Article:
- Somewhere in the crusty outer layer of small towns surrounding the warm creamy center that is Oklahoma City.
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Monday, January 31, 2005
...teach pro-government attitudes.
First Amendment No Big Deal, Students Say
...when told of the exact text of the First Amendment, more than one in three high school students said it goes "too far" in the rights it guarantees. Only half of the students said newspapers should be allowed to publish freely without government approval of stories.
And people called us gun nuts paranoid when we said that eviscerating the 2nd Amendment was only the beginning. I hear the Constitution makes great toilet paper.
Posted by Tom, 1/31/2005 5:21:00 PM (Permalink). 0 Comments. Leave a comment...
Tuesday, January 25, 2005
If you, like me, are absolutely captivated by the bureaucratic train wreck that is Boston's "Big Dig" project, here's the latest:
An investigation of tunnel leaks in the Big Dig highway project was repeatedly hindered by officials of the top contractor and the state agency that manages it, says the retired judge who led the probe.
State officials had too close a relationship with the private contractor, said retired probate court Judge Edward M. Ginsburg.
"They were all married to each other," he told The Boston Globe.
Corporate cronyism? In a solid Democrat state? Never.
Posted by Tom, 1/25/2005 5:41:00 PM (Permalink). 0 Comments. Leave a comment...
Monday, January 17, 2005
The most irritating fallacy I run across these days is this idea that there is some finite amount of wealth in the world, and that once it's used up there is no more to be had anywhere at any time by anyone. This is crapola of the highest order. Wealth is unlimited, because what comprises wealth is not raw materials, but the act of employing them in a new and useful way. The classic example is that of oil. Oil used to be a nuisance -- it spelled doom for any field where it was found, because it ruined crops. It wasn't until someone figured out that oil was useful for something that it became a commodity, and it was at that point that new wealth was created. When it was further discovered that oil could be refined into gasoline, more wealth was created. Someone figured out how to make plastics, and still more wealth was created. When you stack up all of the things that are based on petroleum, the amount of wealth created out of something that used to be a curse to farmers is absolutely staggering.
Oil is not the only example of this, either. Iron used to be just another rock. So was uranium. Iron and coal were used separately for a long time before someone got the idea to combine them into steel. Copper was passe for centuries until someone discovered it was a good conductor of electricity. And the wealth creation is not limited to the great scientific discoveries and technological advances of mankind. Wealth is created out of conservation efforts, for example. I'm a big fan of programs about the creation of houses out of old Pennsylvania Dutch timber-framed barns. These are buildings destined for the burnpile, when someone comes along and takes the old beams to make a new house out of them. This is wood of a size and quality that cannot be readily found these days. Various recycling programs create wealth out of trash, by reusing the items which would otherwise be thrown away.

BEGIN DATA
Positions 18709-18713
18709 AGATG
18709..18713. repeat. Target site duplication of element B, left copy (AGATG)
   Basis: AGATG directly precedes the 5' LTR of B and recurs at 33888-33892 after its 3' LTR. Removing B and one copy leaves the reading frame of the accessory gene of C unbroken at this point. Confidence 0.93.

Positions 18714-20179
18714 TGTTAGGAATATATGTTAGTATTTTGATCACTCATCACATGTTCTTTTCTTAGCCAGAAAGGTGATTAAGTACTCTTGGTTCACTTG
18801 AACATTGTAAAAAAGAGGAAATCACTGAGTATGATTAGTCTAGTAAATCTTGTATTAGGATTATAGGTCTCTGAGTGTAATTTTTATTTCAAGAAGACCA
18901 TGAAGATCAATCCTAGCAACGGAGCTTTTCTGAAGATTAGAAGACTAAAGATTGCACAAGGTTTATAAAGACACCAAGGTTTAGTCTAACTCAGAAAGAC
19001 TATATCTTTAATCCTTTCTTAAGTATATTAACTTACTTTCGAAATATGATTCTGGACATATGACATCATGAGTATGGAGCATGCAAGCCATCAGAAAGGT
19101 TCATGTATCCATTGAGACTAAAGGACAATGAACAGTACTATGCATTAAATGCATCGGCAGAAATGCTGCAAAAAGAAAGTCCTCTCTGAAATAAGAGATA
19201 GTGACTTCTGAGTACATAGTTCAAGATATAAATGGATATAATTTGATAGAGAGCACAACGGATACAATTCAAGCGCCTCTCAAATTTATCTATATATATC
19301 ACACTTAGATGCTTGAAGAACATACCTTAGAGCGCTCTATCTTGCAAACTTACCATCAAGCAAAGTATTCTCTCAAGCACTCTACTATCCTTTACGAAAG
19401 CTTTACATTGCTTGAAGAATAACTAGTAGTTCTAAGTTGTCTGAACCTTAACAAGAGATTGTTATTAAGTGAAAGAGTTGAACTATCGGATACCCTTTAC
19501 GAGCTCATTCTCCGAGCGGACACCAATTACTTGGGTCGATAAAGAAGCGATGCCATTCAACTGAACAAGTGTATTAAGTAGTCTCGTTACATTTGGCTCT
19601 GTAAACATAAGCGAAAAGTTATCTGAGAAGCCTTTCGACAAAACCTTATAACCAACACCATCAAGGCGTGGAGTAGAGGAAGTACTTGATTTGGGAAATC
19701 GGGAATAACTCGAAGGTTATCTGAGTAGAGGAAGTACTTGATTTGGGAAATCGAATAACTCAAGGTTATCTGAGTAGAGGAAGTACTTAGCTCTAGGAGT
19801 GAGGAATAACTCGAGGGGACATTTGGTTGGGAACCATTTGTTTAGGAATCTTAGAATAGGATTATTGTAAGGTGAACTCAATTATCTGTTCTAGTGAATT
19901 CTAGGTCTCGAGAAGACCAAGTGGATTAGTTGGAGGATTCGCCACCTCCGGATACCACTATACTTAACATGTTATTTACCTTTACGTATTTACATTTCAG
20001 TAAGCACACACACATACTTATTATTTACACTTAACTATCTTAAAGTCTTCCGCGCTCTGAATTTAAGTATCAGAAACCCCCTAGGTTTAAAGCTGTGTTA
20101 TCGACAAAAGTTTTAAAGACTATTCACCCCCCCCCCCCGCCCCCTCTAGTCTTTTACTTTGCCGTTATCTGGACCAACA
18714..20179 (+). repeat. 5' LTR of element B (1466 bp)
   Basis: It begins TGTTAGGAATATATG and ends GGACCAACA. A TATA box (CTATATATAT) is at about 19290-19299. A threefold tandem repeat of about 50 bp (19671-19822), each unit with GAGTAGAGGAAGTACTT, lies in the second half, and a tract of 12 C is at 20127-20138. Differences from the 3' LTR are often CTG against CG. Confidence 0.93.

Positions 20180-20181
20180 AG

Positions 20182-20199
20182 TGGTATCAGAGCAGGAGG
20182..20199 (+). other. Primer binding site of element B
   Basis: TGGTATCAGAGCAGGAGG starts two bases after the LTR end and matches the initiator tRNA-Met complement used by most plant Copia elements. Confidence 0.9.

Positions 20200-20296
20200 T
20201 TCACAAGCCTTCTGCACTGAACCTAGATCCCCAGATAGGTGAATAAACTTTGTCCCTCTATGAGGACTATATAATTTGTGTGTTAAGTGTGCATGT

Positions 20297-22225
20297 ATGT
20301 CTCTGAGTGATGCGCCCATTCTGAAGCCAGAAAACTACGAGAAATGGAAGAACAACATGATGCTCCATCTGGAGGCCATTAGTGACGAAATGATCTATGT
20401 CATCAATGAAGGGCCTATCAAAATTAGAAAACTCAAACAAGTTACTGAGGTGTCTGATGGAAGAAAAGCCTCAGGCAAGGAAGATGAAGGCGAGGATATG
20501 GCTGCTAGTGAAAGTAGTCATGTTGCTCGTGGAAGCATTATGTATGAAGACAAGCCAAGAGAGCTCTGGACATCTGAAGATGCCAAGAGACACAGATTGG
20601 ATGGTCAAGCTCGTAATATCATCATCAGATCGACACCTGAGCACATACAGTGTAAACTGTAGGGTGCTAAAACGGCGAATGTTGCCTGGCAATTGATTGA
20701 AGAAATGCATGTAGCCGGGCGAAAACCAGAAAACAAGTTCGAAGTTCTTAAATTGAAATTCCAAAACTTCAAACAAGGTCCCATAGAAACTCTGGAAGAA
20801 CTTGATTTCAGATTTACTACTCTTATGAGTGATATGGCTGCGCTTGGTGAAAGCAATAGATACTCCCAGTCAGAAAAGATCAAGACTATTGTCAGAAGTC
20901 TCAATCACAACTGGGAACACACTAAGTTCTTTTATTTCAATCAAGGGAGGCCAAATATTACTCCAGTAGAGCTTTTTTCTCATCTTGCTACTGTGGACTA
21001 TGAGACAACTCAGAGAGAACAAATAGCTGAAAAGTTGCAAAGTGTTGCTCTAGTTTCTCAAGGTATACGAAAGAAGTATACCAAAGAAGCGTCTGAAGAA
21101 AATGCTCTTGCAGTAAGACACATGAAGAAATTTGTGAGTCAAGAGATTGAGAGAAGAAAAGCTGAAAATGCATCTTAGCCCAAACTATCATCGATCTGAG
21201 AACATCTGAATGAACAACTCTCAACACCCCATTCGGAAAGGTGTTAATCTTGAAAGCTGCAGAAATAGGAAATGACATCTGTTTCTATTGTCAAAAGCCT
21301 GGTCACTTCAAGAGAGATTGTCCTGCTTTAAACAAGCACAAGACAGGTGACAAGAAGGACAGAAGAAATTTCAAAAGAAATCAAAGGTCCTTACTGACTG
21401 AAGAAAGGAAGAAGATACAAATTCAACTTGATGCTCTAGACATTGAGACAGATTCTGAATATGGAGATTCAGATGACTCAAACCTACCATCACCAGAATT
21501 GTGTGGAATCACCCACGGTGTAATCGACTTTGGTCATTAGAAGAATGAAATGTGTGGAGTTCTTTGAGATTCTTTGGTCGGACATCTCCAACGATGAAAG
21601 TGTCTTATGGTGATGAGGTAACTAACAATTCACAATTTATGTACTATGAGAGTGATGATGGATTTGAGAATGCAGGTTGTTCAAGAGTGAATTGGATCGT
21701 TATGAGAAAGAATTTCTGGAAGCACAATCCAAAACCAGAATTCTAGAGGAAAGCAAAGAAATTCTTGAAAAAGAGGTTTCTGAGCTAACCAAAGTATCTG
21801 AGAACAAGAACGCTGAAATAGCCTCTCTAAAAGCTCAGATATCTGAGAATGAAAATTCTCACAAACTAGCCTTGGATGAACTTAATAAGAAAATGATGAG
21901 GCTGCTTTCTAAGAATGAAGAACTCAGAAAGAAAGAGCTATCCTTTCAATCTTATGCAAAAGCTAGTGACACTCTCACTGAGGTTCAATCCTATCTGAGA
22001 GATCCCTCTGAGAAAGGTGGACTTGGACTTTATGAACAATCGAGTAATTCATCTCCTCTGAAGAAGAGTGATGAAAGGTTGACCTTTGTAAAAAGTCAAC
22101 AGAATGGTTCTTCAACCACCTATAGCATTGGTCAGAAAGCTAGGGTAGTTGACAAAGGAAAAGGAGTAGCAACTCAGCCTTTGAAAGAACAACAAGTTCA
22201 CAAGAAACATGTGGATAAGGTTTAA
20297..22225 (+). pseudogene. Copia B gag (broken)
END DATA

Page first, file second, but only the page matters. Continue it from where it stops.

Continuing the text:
Case in point: Farmers using manure to generate electricity. New wealth. Easy, ain't it?
The only limits on the creation of wealth are man's ingenuity and the desire of other men to keep him from taking advantage of his ideas, usually through force of government.
Posted by Tom, 1/17/2005 5:32:00 PM (Permalink). 0 Comments. Leave a comment...
Thursday, January 13, 2005
No, not IBM. Wal-Mart has cut loose on its critics with some full-page ads in various newspapers across the country.
[Wal-Mart CEO Lee] Scott said no one source of criticism prompted the new offensive. "I liken it to being nibbled to death by guppies," Scott said.
Be sure to also check out WalMartFacts.com.
Posted by Tom, 1/13/2005 5:25:00 PM (Permalink). 0 Comments. Leave a comment...
Friday, January 7, 2005
Clayton Cramer gives him the business, complete with a reminder of critical reviews saying the movie was crap.
Posted by Tom, 1/7/2005 7:26:00 AM (Permalink). 0 Comments. Leave a comment...
Thursday, January 6, 2005
Oliver Stone is whining about the poor response to "Alexander", and he's blaming it on "fundamentalists".
"From day one audiences didn't show up," he said. "They didn't even read the reviews in the South because the media was using the words, `Alex the gay.' As a result you can bet that they thought, `We're not going to see a film about a military leader that has got something wrong with him.'"
Or maybe, just maybe, we're all (A) starting to get tired of epic movies about historical figures and events, (B) thinking it looked a bit much like "Troy 2: Electric Boogaloo", (C) worn out from the holidays, or (D) all of the above. Sit down and shut up.
Posted by Tom, 1/6/2005 7:18:00 AM (Permalink). 0 Comments. Leave a comment...